Analogy Apology

by | Sep 21, 2016 | Compensation, VO Business

applesorangesDespite some really good discussion generated by my blog yesterday — Ostrich or Coyote? — I think it was a weak device for me to use to make my point.  I even said so IN the article: “…I’m not going to go too far with this analogy…most such comparisons fail at some point…”

Usually that failure point is not far down the road…taken to its logical conclusion.

While analogies can sometimes make complex ideas more understandable by using a simple comparison, it’s that very simplicity that makes them weak.  One research study looked at the strength of using analogies for trial lawyers and found them nearly 100% ineffective, because either the jurors didn’t grasp the comparison, or thought of a better one themselves! [analog1]

Nope.  The devil’s in the details, and that means to really understand an issue, you have to get down in the dirt with all the intricacies and arguments.  Boiling it down to a simple analogy does it a disservice. The issue with online freelance casting sites deserves to be analyzed, and I really thought I’d seen just about all the words that could’ve been written by all sides of this challenge.  A friend has even stopped communicating with me over this controversy.

But no… Ed Waldorph took the time to carefully lay out his position on the whole thing, and if you didn’t see it in the comments, I’m going to include it here for all to see.  More comments from me at the bottom.


Like your Ostrich and Coyote metaphor it’s cute but doesn’t really offer a solution. It’s difficult to create a game strategy without understanding the rules and the playing field.

The objective in any game is to win, so we first have to agree on what is winning. For most of us in the game of voiceover, winning is having a long term career that supports us and our families—just like any other job. Forgetting for the moment that the parameters for that differ almost with each family, goalposts often move and economies and economics change over the years, we can still find an agreeable range.

Voiceover, like any trade or profession, requires three things to become proficient: education and training, practice and some would argue, talent. In our Capitalist society all this costs money and with the exception of apprenticeships and scholarships, one is not paid while one is learning. Every culture in the world has accepted norms for how one survives during this period—many times quite specific to the end career.

Christian has set us an example of sports, so let’s go with that. But first let’s not forget that we are comparing this to a VO career. Let’s also look at the standards the community has long accepted; and let’s not overlook the fact that everything evolves. Times change and we can all agree we are in a period of change so great that experts are calling it disruptive. (It’s nothing new, really. In other periods words like Epochal, Life-Changing and Historic were bandied about in fits of hyperbole.)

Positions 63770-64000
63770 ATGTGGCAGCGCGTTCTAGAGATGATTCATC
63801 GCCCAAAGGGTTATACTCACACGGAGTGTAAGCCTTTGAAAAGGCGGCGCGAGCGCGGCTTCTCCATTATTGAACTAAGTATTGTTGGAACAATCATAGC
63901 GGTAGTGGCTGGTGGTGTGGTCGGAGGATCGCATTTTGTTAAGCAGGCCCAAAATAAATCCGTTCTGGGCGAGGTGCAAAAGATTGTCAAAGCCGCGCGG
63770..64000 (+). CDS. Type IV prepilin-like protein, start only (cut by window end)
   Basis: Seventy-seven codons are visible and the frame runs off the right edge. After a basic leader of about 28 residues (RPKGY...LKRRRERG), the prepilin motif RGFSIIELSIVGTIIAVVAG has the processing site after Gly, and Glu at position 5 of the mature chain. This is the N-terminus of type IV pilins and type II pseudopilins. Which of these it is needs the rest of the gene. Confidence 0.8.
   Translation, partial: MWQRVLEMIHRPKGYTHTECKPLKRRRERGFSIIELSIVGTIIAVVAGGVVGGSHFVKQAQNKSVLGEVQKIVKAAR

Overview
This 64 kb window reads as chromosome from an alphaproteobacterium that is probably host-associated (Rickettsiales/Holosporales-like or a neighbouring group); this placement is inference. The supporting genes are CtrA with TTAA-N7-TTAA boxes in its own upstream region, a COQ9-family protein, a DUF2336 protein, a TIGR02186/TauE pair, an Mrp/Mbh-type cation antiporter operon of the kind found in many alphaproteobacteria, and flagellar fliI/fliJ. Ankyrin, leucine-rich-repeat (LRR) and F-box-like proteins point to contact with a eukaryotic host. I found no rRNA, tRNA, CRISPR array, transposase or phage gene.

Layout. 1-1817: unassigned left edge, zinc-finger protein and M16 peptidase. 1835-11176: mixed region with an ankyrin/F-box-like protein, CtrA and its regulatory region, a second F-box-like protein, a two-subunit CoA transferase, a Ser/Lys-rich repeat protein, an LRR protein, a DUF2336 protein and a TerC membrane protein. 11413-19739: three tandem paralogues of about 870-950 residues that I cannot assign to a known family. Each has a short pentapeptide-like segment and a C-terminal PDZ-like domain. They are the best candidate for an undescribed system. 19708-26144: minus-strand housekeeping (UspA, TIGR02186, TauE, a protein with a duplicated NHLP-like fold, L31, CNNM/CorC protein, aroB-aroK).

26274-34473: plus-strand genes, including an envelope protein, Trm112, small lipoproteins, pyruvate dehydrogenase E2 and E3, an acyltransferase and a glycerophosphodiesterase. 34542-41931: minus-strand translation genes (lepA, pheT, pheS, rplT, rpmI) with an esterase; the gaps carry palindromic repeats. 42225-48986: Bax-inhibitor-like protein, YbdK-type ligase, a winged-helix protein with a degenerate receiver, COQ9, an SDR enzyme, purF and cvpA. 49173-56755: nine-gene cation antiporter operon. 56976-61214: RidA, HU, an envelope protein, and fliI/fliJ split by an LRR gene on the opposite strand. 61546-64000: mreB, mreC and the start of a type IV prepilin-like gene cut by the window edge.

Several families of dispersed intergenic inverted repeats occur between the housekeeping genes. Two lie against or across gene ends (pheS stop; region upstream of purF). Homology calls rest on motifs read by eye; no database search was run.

So, Community Standards; how do they apply here? There are several that are often trundled out to be thrown around the necks of aspiring artists like a dead albatross. Usually these are divided into social and economic mores. We can generally give the social rubricks short shrift. It’s generally a labored effort to create a social caste system; Miscreants are branded with Scarlet Letters and an atmosphere of guilt by association is created.

That’s never gone over well in modern society as we saw in early Hollywood where it was fine to hang out at a lunch counter and look pretty but stay off the boulevard. However there were plenty of soon to be starlettes, and stars, who were on call to the studio heads and pretty much anyone not of the cast caste.

So really, trying to make that sale is just embarrassing yourself.

Which brings us to economics. This theory goes that hiring yourself out at anything less than standard rates (whatever they are) is detrimental to the community as a whole because it lowers rates for everybody. For anyone who uinderstands economies and markets this is just absurd on its face.

We’re not going to revisit the snooze fest that was Economics 101; just admit that if you don’t understand that markets and economies are different, that markets and economies are stratified and that ne’er the twain shall meet, you are sore qualified to foist an opinion on the subject.

Let’s get back to Christian’s stumbling tennis performance, but untwist the tortured bit of analagy to more closely resemble the Fiverr paradigm. (Admitting here I am completely boggled by those who seem to actually relate this to the subject.) I’m also going to interject another profession that’s a little closer to voice acting: stage acting—since we can draw actuall parallel references.

I love that Christian begs the question immediately in his premise that “…everyone is entitled to a professional VO career.” Accurately labeling it as erroneous and absurd, but ignoring that few, if any, really think that. throwing in the politically charged buzzword “entitled” was cute.

His second premise is that because he is a stumble-bum on the court he shouldn’t even try (a la the current defeatist pop psychology that one shouldn’t pursue a career just because it is a passion.)